Business, Special News, and Feature Story Writer. He is a Professional ICT Consultant, Website Developer, and Graphic Designer.

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It’s rare to find a podcast as wholeheartedly, sensitively, and joyfully concerned with talking through often our society’s seemingly complicated and most puzzling experiences. The first time I listened in to the Hash Time with Nabuguzi, I thought she was a different kind of media personality who was more concerned with personal development and discussing things that often bind most of us hostage. She wasn’t. Far from mainstream media, Ms. Nabuguzi Kiwanuka is a Lawyer by profession and the founder of Equate Foundation, an end-to-end community-based solutions provider in the areas of education, awareness, economic empowerment, and sustainable livelihood for vulnerable communities.

Hash Time with Nabuguzi…

What problems does your business solve?

Hash Time with Nabuguzi Kiwanuka is a podcast on which millennials get to unravel social constructs, discuss self-development in line with emotional/mental health and everything in between that directly or indirectly affects us in the millennial world around us. With this kind of platform, we get to explore and engage in pertinent conversations society is silent about.

Tell me about your humble business beginnings. How did you maneuver through?

I wish there is much to the story about how it all began but it all started with me deciding that I no longer had to wait to be a professional at podcasting. It was all about “how about I just jump in and learn on the job?” As a creative, imposter syndrome is one of those things I struggle with. It was harder to get past it when I didn’t know what it was but I’ve gotten to learn to work through it.

Why should a customer buy or pay for your products or services?

Hash Time with Nabuguzi Kiwanuka fills the void or rather vacuum created by the mainstream media. The podcast offers a safe space for the millennials to openly conversate about the things that have been stifling their ability to thrive. The topics that society has continued to dismiss and render irrelevant yet they sit at the core of our beingness.

Is there a particular business moment or memory that stands out for you?

I cannot point out one single moment that stood out for me in my podcasting journey because for every guest that comes on, there is just so much to learn from them. The cocktails of courage and vulnerability that they come with. The transitions they go through and how they continuously unravel themselves. It’s all inspiring to have many of them/us, voicing their/ our concerns and not being afraid to shake up the status quo or what I’d call unravel social constructs. They’re a place of empowerment, those conversations.

Is there an achievement or contribution that you are most proud of?

I am proud of the moments people choose to seek professional help especially when it comes to their emotional and mental health. When you listen to the podcast, 90% of the conversations highlight people’s experiences with mental health. For some, how they’re coping and the others, how they managed to cross to the other side of the spectrum. For every single person that has chosen to unpack their brokenness, because of the conversations we get to hold on Hash Time with Nabuguzi Kiwanuka, that is where my pride is.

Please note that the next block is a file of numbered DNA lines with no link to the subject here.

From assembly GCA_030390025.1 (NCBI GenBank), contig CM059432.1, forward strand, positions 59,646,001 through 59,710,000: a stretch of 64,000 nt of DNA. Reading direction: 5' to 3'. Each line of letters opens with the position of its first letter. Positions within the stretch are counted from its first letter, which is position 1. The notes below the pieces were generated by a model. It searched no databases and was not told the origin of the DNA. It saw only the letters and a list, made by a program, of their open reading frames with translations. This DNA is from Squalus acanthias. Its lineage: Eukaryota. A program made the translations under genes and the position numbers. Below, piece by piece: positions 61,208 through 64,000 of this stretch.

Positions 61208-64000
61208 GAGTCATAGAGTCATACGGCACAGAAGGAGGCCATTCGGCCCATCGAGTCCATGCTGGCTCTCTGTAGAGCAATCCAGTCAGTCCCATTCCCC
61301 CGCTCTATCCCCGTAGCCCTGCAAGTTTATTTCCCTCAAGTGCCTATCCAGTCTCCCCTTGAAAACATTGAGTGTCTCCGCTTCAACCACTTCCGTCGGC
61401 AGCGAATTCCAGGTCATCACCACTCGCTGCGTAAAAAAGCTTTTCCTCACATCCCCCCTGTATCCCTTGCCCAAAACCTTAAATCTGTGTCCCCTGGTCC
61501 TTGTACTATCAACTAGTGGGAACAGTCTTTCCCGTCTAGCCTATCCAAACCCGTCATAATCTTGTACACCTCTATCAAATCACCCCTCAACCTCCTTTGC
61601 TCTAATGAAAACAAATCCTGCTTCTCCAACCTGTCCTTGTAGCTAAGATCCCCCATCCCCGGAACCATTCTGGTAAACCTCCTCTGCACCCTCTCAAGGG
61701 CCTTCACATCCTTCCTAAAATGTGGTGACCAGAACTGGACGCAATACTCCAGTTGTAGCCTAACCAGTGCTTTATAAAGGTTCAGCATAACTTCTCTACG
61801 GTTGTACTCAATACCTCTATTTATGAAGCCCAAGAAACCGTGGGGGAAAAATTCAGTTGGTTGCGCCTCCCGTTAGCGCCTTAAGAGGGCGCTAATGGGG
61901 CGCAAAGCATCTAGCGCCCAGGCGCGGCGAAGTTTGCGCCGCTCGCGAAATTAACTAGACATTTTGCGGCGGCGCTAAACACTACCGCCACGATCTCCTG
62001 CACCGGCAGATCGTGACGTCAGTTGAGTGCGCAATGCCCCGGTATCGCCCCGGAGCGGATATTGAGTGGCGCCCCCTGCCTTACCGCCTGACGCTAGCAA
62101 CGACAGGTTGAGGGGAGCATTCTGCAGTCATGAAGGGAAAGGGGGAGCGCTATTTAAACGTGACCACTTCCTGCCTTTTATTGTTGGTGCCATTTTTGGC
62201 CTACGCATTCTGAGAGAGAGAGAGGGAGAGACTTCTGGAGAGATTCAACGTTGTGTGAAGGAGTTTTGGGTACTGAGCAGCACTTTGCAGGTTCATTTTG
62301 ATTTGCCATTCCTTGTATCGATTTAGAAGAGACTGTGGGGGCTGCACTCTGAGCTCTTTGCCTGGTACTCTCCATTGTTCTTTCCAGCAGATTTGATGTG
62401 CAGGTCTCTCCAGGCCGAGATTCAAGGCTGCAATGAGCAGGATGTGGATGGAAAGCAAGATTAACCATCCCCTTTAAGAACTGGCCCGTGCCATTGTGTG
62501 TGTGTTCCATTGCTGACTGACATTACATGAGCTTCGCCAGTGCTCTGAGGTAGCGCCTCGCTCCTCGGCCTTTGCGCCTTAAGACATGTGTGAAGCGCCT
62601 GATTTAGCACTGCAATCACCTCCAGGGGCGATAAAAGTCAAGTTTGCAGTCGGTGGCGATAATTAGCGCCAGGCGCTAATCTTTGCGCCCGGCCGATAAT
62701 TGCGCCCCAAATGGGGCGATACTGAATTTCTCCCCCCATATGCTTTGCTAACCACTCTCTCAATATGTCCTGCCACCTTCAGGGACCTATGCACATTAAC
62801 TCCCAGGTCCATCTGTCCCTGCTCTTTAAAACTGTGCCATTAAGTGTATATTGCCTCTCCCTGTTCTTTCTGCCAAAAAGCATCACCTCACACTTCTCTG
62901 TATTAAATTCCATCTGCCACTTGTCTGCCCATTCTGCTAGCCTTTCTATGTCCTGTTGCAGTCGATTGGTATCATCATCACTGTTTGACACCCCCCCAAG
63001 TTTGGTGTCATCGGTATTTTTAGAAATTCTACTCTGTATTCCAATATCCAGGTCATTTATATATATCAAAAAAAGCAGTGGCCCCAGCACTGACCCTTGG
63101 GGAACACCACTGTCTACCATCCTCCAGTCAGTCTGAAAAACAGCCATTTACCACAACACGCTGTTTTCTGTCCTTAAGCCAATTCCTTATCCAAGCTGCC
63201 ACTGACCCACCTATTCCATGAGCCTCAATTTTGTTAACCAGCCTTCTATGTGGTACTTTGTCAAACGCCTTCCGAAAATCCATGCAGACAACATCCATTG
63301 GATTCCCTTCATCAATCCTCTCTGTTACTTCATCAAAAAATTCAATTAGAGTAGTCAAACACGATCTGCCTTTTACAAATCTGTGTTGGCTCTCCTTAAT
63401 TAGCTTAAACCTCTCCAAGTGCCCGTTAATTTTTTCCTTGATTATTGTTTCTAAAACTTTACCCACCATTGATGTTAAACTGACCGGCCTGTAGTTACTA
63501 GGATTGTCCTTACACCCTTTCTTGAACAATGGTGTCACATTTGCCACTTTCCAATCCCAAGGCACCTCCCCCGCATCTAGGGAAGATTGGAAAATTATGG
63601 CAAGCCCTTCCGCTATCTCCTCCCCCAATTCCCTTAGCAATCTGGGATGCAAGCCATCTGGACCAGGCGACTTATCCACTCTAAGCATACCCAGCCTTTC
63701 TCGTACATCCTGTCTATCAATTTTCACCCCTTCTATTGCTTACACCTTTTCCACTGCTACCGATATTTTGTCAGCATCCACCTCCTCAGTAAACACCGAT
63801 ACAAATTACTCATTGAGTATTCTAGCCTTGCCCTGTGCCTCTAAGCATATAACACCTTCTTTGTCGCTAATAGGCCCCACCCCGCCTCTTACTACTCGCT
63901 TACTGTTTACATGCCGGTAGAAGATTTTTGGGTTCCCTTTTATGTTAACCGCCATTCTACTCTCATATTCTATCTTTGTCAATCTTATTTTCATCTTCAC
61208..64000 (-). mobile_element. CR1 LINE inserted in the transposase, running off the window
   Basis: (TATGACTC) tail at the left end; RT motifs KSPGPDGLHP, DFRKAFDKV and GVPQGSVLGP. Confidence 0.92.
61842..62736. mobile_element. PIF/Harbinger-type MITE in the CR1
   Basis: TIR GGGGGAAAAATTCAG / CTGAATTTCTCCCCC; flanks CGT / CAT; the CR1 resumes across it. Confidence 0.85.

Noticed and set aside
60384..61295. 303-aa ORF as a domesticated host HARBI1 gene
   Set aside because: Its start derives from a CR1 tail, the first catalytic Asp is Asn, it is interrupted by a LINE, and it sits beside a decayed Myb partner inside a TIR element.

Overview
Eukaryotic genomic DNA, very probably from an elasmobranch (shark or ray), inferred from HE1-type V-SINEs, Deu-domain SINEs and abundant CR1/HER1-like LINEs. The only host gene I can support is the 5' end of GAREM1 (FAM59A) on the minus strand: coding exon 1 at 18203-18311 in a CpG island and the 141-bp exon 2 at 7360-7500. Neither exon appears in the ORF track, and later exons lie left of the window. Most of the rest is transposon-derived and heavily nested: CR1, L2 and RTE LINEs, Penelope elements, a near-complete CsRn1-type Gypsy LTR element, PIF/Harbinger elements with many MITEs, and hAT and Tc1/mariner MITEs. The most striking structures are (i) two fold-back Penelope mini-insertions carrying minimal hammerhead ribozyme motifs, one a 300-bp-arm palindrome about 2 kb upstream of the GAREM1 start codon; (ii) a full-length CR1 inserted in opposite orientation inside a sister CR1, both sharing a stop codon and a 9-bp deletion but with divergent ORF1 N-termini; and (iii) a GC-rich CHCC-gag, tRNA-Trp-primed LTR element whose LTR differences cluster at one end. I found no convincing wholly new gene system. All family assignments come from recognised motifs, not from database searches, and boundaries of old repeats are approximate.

For years on end, society has been hell-bent on prescribing emotional suppression for all the emotional or mental disequilibrium in our life. When it comes to assessing its feasibility, the prescription has caused more turbulence than tranquility in our inner lives and ultimately the society.

What attracted you to the world of business?

I guess it’s nature’s call. I’ve been about this culture of disrupting the status quo and checking adults whom I felt had to be checked, right from childhood. I also love thought-triggering conversations. So creating a platform on which we can, as millennials, have more conversations with well-meaning people in society, is how I got myself into podcasting.

What inspires you?

Waking up to a new day, every new day is an inspiration. An assurance that all are possible.

What was the biggest challenge you faced at the beginning of your business journey?

Not knowing what to do and not believing in myself.

Where do you see your business in the next 20 years?

I’ll be close to 50, we’ll possibly be having conversations about menopause😂😂😂but anyway, Hash Time with Nabuguzi Kiwanuka will be a household name. A millennial’s go-to place for rejuvenation.

Is there anything else you would like to share with me?

Just do whatever you want to do. Whatever your dream is, just start. You’ll figure out perfection when you’re already on the job.

Is there any question I should have asked you, but did not?

Imposter syndrome gets the best of us. It never goes away. It just keeps changing form, the higher you go. Learning how to work through it while you pursue your dreams, is the only magic one needs, to keep oneself on track.

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